Sterilization of Beer
Absolute sterility of the bottled beer is essential given the fact that bottles are shipped over long distances, subject to varying temperature regimes, and often remain on the shelf for fairly long periods. Traditionally sterility of beer was accomplished by pasteurizing the beer in the bottle after filling and crowning by a process known as tunnel pasteurization. Alternatively, the beer can be sterilized prior to packaging either by flash pasteurization or sterile filtration.
Flash pasteurization has not been widely used by breweries in North America (though it is very popular with the dairy and juice industries), but in recent years it has grown in popularity in bottling beer. Europe and Asia, on the other hand, has adopted this process extensively. There are many hundreds of such systems in existence, most of which are used for kegs, and some for bottles and cans. Tunnel pasteurization is most commonly used with small-pack beer, either bottles or cans.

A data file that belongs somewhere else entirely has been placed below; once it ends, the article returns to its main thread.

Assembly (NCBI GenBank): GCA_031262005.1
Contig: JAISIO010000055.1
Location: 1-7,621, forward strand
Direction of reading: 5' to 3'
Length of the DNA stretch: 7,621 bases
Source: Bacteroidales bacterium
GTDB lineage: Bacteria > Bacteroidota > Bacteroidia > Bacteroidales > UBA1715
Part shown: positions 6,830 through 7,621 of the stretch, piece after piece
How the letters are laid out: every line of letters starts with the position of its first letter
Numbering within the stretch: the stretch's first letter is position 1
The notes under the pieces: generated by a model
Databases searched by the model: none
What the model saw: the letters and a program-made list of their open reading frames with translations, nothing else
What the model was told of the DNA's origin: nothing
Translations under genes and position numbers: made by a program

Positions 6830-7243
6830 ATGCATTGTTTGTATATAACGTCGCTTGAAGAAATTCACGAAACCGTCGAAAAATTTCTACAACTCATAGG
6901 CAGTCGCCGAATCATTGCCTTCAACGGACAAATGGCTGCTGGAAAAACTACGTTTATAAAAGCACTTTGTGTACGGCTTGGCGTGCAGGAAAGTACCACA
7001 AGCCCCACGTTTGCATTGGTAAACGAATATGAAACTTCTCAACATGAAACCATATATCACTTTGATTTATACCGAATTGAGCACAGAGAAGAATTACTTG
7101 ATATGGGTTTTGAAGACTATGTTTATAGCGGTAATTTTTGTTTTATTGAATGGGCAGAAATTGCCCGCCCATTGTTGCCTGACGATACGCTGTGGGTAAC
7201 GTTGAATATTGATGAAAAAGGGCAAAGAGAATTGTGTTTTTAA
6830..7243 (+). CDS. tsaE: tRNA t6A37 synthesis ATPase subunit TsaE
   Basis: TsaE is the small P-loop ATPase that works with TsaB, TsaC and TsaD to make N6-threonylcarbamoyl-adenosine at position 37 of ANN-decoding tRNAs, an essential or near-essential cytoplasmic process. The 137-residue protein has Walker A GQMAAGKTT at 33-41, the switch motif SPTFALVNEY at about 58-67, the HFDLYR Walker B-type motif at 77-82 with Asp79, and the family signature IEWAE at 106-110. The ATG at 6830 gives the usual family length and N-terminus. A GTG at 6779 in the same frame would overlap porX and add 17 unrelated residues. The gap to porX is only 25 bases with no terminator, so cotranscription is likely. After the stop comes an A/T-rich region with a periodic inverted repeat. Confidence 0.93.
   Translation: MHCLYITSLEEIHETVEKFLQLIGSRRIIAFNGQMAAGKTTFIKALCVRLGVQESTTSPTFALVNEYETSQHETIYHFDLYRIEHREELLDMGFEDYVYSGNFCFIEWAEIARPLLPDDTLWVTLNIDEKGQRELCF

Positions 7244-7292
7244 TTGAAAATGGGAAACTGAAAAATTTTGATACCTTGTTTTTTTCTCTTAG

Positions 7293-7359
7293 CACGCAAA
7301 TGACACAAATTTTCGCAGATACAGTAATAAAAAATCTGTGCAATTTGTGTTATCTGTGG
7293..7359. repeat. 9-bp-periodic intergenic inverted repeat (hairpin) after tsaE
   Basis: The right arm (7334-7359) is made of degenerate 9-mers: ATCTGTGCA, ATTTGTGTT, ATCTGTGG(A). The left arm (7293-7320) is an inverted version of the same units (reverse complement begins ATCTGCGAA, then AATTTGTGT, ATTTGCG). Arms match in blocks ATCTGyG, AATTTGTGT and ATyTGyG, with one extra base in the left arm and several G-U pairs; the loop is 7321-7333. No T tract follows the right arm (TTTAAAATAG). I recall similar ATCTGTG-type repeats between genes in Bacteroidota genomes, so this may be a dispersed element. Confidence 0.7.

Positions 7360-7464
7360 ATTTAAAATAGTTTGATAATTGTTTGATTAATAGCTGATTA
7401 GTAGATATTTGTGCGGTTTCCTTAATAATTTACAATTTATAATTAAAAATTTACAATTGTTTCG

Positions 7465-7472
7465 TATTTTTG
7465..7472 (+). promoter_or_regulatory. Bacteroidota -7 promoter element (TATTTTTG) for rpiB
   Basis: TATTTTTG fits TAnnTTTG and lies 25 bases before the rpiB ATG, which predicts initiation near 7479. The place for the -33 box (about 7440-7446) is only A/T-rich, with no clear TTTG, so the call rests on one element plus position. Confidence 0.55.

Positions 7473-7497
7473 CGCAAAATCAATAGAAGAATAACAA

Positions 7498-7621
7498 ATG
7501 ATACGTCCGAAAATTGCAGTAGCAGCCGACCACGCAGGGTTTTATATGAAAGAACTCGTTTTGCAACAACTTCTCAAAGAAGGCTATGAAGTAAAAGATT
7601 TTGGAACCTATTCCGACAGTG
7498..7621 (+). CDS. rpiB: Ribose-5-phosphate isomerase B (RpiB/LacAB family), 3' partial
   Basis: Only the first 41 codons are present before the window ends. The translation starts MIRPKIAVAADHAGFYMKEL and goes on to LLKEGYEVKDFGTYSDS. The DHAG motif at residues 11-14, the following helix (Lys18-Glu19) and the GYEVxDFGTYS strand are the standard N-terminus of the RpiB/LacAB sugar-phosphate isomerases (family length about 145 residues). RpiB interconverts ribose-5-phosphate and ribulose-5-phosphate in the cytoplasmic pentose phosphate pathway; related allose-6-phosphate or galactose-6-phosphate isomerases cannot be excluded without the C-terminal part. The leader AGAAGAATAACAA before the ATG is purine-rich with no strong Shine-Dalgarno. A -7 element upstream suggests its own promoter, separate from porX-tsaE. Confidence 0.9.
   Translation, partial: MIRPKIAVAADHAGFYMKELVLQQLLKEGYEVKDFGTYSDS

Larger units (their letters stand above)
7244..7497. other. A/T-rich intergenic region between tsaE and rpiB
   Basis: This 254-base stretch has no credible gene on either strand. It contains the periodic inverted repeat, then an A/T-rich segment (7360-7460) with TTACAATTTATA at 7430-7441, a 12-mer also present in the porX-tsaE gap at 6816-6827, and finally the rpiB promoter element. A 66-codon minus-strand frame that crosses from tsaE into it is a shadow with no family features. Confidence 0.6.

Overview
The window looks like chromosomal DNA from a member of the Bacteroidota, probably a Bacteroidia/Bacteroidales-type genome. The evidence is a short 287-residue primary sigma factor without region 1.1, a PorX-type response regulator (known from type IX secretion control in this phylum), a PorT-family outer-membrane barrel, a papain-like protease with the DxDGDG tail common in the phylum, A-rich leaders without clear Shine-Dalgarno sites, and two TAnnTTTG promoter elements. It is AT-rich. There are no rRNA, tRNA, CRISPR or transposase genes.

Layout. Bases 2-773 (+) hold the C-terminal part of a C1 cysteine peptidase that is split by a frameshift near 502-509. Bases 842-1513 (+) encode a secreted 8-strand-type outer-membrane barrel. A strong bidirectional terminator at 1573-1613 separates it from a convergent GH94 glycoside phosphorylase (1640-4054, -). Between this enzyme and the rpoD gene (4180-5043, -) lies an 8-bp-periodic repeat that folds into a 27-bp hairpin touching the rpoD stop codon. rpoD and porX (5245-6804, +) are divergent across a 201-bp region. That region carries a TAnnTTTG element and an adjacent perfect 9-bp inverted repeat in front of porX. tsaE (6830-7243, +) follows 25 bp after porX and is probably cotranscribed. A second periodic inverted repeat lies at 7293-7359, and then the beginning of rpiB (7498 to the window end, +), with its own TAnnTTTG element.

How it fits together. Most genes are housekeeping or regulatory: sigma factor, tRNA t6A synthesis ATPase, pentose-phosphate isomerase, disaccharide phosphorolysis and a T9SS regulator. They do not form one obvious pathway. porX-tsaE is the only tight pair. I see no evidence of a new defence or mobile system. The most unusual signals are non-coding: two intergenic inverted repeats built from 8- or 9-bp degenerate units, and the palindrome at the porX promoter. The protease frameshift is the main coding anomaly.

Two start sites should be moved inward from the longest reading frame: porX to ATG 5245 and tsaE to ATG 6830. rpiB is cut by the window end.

Sterile filtration physically removes organisms from the beer as it passes through a cartridge membrane filter. It is essential the beer first undergo primary diatomaceous earth filtration and in some cases sheet pad filtration before it undergoes sterile cartridge membrane filtration.
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